In lieu of dormant history, my work revolves around themes of ancestry, environment, and time. Much of my inspiration draws from my Jewish family’s artistic presence in Germany pre-World War II, and creative depletion post Holocaust.  I construct artwork with the psychology of reclamation, growth, and positive change.  Traditional response to grief is either suppression or replacement, whereas my work aims to honor traumatic change and grow from learned experience.

I utilize clay as a way to carry the past into the present and intend to celebrate emotional correlations involved in the passing of time.  I am drawn to clay because of its impressionable, responsive, and strong nature. These same characteristics are what I admire most in the members of my family who survived the Holocaust and rebuilt their lives elsewhere. In my mind the parallels between ancestry and personal creativity are unmistakable.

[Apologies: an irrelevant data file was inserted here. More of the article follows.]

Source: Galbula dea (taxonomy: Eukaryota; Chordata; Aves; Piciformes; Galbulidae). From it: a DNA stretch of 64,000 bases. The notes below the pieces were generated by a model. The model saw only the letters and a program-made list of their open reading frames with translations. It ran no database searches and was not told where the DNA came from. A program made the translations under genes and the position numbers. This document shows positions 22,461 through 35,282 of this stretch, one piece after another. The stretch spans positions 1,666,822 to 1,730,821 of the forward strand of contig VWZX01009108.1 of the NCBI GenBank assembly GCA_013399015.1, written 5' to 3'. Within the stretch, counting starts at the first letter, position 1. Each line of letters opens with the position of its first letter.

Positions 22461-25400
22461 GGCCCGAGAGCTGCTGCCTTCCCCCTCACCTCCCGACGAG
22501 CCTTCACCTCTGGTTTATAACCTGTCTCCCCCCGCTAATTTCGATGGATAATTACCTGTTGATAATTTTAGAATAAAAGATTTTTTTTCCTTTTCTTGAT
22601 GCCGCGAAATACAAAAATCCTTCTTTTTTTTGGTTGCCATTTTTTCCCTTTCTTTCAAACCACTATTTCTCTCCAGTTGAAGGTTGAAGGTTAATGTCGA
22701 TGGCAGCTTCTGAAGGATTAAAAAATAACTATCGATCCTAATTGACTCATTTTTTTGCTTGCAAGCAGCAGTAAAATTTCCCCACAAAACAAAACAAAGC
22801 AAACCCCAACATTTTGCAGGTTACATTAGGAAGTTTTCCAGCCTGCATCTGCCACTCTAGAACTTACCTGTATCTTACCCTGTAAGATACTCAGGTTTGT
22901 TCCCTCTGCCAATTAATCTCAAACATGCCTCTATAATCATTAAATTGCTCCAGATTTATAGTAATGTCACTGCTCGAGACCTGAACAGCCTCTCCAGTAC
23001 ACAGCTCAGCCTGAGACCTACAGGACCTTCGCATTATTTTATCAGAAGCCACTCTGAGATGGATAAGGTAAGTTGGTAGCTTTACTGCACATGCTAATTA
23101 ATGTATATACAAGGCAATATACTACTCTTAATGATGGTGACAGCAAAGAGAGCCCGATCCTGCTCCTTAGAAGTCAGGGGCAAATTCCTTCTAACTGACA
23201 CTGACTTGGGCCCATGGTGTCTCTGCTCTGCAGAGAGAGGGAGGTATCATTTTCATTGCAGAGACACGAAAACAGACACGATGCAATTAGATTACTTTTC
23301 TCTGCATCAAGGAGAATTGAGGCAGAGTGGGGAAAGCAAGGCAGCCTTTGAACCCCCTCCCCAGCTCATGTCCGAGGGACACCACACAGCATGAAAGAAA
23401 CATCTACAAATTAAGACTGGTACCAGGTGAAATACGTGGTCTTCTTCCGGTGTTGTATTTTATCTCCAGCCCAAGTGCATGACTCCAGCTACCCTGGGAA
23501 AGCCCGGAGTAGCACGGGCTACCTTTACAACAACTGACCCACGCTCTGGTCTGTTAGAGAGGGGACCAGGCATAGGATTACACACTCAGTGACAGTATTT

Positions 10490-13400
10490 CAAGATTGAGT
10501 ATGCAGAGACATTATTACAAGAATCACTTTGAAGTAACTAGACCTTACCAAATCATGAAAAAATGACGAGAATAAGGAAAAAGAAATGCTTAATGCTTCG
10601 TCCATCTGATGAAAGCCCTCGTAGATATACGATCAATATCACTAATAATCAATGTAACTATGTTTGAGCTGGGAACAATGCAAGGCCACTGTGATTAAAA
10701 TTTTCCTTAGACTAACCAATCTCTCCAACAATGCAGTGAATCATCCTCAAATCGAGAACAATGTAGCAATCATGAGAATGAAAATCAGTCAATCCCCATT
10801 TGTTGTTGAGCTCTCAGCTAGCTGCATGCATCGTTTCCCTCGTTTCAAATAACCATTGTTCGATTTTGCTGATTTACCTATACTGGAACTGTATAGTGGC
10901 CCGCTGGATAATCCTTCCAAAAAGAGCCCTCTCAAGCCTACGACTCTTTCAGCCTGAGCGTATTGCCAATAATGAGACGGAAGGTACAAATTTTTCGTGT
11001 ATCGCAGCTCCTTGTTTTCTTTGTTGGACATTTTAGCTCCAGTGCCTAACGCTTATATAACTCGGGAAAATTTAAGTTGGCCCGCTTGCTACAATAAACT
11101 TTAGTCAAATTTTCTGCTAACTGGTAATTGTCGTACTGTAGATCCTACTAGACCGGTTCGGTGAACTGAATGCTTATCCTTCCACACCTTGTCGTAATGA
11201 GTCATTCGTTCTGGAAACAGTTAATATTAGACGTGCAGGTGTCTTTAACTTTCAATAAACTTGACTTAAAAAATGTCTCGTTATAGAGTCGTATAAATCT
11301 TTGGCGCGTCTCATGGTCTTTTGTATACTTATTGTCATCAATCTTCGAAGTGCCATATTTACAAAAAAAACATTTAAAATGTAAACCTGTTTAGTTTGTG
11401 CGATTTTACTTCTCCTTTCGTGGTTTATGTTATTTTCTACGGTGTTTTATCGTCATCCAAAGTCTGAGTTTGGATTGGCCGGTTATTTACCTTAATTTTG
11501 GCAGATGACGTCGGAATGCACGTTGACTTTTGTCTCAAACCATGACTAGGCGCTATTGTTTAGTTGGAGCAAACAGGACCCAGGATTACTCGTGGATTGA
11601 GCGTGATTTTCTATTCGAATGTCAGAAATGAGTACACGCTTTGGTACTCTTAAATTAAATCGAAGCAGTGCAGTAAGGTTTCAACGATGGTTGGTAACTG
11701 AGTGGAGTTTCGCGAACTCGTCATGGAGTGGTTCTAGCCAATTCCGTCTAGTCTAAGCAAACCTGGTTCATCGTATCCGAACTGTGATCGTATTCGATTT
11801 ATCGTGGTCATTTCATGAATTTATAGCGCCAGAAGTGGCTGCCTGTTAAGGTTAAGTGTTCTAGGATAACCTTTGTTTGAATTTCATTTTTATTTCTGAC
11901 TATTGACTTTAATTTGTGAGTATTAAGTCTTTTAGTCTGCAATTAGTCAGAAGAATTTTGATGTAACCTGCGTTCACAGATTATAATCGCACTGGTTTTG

Clay has a particularly receptive memory and can record each movement and change, just as people can recall their own personal history. This naturally responsive quality allows the opportunity to create a narration within each piece of work that is beyond surface decoration and form. Combining memory with the practice of making has developed into a methodology that reaches beyond the studio. I aim to create work that encourages growth and allows the viewer to step into a transformative ethos.